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Dakota Datebook

Amish Moving West


On this date in 1901, North Dakotans learned that a large group was interested in relocating to the state. A real estate firm in Grand Forks had received letters of inquiry from representatives of Amish communities in Illinois. Negotiations began for large tracts of land. The real estate agent expected that the Amish would send agents to Grand Forks soon.

The reason for the relocation was rather peculiar. An Illinois man had been found guilty of killing his wife and family. His defense was that he had been driven insane due to his persecution by the Amish church. The Amish population began to fear a backlash against them because of the accusation. They felt it was worth considering moving to a new area. North Dakota offered large tracts of good farmland. 

Grand Forks citizens were open and welcoming. The Amish had a reputation for being wealthy, for paying cash, and for being excellent farmers. The Bismarck Tribune noted that it would be “a very fine thing” for North Dakota if local real estate agents were successful in attracting the Amish to the state.

Amish first became interested in North Dakota in 1893. A delegation to the Red River Valley was impressed with the vast area of flat land. They recommended the Turtle Mountain area in particular to their communities in Indiana and Pennsylvania. In 1895, two special trains of ten cars each carried Amish immigrants and their goods to North Dakota. More Amish arrived in 1900, with the immigration reaching its peak in 1903. By that time there were about fifty families in two church districts.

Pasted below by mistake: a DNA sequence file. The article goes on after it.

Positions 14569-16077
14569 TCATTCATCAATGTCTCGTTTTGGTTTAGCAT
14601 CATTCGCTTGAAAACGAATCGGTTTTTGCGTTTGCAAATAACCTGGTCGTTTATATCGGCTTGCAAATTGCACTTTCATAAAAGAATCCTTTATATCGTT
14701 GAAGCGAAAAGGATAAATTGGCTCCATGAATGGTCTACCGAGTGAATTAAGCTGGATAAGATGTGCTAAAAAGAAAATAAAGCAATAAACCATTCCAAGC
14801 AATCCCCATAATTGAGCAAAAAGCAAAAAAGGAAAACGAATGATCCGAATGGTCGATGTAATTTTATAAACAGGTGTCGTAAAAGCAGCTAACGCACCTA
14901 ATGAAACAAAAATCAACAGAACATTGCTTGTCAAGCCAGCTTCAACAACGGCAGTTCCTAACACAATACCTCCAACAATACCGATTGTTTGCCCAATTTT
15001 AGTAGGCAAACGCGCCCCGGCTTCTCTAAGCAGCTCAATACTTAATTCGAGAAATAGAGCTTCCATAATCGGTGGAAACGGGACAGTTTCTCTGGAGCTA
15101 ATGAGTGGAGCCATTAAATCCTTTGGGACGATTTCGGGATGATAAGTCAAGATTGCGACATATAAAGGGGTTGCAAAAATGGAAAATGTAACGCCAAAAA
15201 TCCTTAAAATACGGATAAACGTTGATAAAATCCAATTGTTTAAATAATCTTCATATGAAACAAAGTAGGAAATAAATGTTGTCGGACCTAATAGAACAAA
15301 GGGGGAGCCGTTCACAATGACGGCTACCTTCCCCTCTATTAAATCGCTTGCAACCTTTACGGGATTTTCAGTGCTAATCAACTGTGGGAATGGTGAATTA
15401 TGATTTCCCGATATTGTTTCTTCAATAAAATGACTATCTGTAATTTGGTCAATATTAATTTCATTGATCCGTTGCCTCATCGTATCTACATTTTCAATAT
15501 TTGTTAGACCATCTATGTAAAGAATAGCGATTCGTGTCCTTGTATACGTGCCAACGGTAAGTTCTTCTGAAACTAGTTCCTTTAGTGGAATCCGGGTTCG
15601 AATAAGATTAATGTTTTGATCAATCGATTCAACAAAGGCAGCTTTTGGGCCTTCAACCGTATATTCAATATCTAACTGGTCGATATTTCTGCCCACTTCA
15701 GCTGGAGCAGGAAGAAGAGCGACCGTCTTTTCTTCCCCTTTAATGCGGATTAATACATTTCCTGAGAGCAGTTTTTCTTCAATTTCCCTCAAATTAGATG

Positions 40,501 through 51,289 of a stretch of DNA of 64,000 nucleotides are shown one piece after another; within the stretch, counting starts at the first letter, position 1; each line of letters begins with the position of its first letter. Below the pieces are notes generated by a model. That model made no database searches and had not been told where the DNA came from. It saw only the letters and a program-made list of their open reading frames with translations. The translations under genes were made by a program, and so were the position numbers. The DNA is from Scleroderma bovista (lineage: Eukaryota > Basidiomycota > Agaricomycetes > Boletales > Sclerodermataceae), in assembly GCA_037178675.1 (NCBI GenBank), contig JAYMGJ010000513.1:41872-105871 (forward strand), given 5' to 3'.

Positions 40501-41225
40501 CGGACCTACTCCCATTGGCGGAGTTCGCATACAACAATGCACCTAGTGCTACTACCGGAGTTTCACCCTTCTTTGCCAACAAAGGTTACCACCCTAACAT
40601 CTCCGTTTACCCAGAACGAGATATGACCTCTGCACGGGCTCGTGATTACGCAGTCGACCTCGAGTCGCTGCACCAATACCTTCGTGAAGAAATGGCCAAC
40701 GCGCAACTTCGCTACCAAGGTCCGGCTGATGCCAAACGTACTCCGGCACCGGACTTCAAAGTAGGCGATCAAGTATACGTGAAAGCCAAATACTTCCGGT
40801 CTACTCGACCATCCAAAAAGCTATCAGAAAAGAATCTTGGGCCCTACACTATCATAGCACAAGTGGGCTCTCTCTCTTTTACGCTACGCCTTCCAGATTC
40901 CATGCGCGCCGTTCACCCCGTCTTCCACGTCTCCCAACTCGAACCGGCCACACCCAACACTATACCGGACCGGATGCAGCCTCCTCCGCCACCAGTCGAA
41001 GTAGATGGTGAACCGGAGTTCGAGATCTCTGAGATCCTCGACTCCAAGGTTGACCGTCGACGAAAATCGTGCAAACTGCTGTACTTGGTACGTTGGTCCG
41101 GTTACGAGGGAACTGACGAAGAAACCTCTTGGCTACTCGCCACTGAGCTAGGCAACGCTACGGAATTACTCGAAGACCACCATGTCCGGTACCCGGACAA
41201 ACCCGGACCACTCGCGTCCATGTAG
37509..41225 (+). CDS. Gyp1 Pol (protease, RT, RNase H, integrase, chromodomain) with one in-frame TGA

But despite this promising beginning, the North Dakota Amish population began to dwindle noticeably around 1909. Families began leaving, and one of the main reasons was the weather. The Amish acknowledged that they had difficulty adjusting to the severe winters. Many who remained joined the Lakeview Mennonite Congregation. 

The number of Amish who live in the United States today numbers about 260,000. Pennsylvania is the state with the largest population. While some Amish citizens still live in North Dakota, their number is very small. The state isn’t even included on a list of states with Amish residents. 


Dakota Datebook written by Carole Butcher



Bismarck Tribune. “Want to Move West.” Bismarck ND. 3/16/1901. Page 1.

Global Anabaptist Mennonite Encyclopedia Online. “North Dakota Amish.” https://gameo.org/index.php?title=North_Dakota_Amish  Accessed 2/19/21. 

Amish America. “How Many Amish Live in America?” https://amishamerica.com/how-many-amish-live-in-north-america/  Accessed 2/19/2019.

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